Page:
In all their suffering he also suffered, and he personally rescued them. In his love and mercy he redeemed them. He lifted them up and carried them through all the years. But they rebelled against him and grieved his Holy Spirit. So he became their enemy and fought against them. [Isaiah 63:9-10 (NLT)]
Many years ago, my two boys were playing at their grandparents’ house. While Grandpa worked in the garden, the brothers climbed high up the apple tree and started to throw apples at him. A patient man, their grandfather told them to stop and, when more apples came whizzing at him, he offered a sterner warning. After briefly stopping their barrage, the rascals were unable to resist the temptation and chucked more apples at their grandpa. To their surprise, this gentle and loving man turned around, picked up some apples, and returned fire. Having played ball as a boy, Gramps had a strong throwing arm and excellent aim. He didn’t pull any punches as he pitched those apples back at his grandsons. The boys, unable to maneuver easily in the tree, quickly learned the meaning of “as easy as shooting fish in a barrel.” When they called, “Stop, Grandpa, it hurts!” he replied, “Yes, I know it does, but you needed to learn that!” It wasn’t until those hard apples hit their bodies that the boys understood how much their disobedience hurt their grandfather (both physically and emotionally).
This is one of my boys’ favorite stories about their Grandpa. They aren’t mad that he hurled those apples back at them; they’re proud of him for loving them enough to discipline them. They learned a variety of lessons that day and not just that being hit by an apple hurts or never to be caught up a tree. They learned to listen to and obey their grandfather, that disobedience brings reckoning, and that obedience brings rewards (like apple pies). They also learned that their naughtiness grieved their grandfather as much as their punishment hurt them.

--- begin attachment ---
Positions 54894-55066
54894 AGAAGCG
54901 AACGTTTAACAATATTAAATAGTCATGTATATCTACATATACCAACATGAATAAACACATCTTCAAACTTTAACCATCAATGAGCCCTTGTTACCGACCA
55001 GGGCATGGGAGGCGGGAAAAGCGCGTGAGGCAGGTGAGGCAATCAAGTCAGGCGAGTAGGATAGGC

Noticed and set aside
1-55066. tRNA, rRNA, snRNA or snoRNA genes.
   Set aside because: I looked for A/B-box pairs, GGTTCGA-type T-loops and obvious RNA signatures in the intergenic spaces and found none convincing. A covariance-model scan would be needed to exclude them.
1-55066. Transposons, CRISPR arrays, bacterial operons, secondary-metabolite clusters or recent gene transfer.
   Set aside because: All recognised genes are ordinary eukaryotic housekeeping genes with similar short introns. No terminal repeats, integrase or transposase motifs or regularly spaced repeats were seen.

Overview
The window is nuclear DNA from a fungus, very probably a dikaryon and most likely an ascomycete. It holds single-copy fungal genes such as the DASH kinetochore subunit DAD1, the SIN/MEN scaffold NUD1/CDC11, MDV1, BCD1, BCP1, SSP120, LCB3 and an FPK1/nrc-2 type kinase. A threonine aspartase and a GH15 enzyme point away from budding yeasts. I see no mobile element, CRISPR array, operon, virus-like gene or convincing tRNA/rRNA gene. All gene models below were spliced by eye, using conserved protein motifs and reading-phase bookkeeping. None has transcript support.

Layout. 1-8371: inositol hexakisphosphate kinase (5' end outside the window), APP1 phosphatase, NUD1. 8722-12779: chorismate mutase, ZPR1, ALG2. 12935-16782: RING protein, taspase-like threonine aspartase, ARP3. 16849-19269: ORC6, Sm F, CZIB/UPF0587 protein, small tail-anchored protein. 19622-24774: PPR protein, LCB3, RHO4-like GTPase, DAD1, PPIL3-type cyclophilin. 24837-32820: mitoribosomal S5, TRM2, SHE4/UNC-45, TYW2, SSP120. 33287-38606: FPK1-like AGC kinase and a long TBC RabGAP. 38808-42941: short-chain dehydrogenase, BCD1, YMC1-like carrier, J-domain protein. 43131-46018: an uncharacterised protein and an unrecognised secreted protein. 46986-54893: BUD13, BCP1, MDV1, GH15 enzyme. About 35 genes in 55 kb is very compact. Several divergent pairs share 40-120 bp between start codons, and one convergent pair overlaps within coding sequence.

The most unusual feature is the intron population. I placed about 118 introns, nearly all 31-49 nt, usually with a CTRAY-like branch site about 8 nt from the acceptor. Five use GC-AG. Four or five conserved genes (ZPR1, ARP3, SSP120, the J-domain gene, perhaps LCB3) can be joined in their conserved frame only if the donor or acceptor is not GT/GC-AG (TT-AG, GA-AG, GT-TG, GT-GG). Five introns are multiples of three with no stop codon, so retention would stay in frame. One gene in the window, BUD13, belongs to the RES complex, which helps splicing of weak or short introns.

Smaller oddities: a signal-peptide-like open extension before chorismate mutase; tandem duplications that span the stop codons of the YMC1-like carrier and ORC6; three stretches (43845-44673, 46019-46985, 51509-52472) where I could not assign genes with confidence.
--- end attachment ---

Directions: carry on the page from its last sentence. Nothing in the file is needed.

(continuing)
We know that Jesus experienced both physical and emotional pain when He walked the earth but what does God the Father experience? As a spirit, without a nervous system, I doubt that He feels physical pain, but what about emotional pain? Does God have feelings? There are two opposing theological schools of thought about this question (the doctrine of impassibility vs. the passibility of God) and a whole lot of middle ground in-between. Not being a theologian, I’m not addressing doctrine. Nevertheless, throughout the Bible, we find examples of God expressing emotions like love, joy, compassion, hate, jealousy, anger and even grief. Like any parent, God’s heart is touched by His children; it seems that He can feel our pain and that we can cause Him pain.
Although Scripture tells us that God is compassionate and gracious, slow to anger and abounding in love, like the boys’ grandfather, God eventually will get angry. Moreover, Scripture shows us that disobedience aggrieves our heavenly Father as much as an apple on the noggin and my boys’ defiance hurt their grandpa. When we disobey God, disgrace His name, doubt His love, forsake our faith, reject His guidance, choose hate over love or callousness over compassion, we bring sorrow, grief and pain to God. Scripture tells us that God can grieve and the parables of the missing coin, prodigal son, and lost sheep also tell us that God can rejoice. Rather than bringing grief to God, let us always do what pleases Him, for it is in the joy of the Lord that we find strength.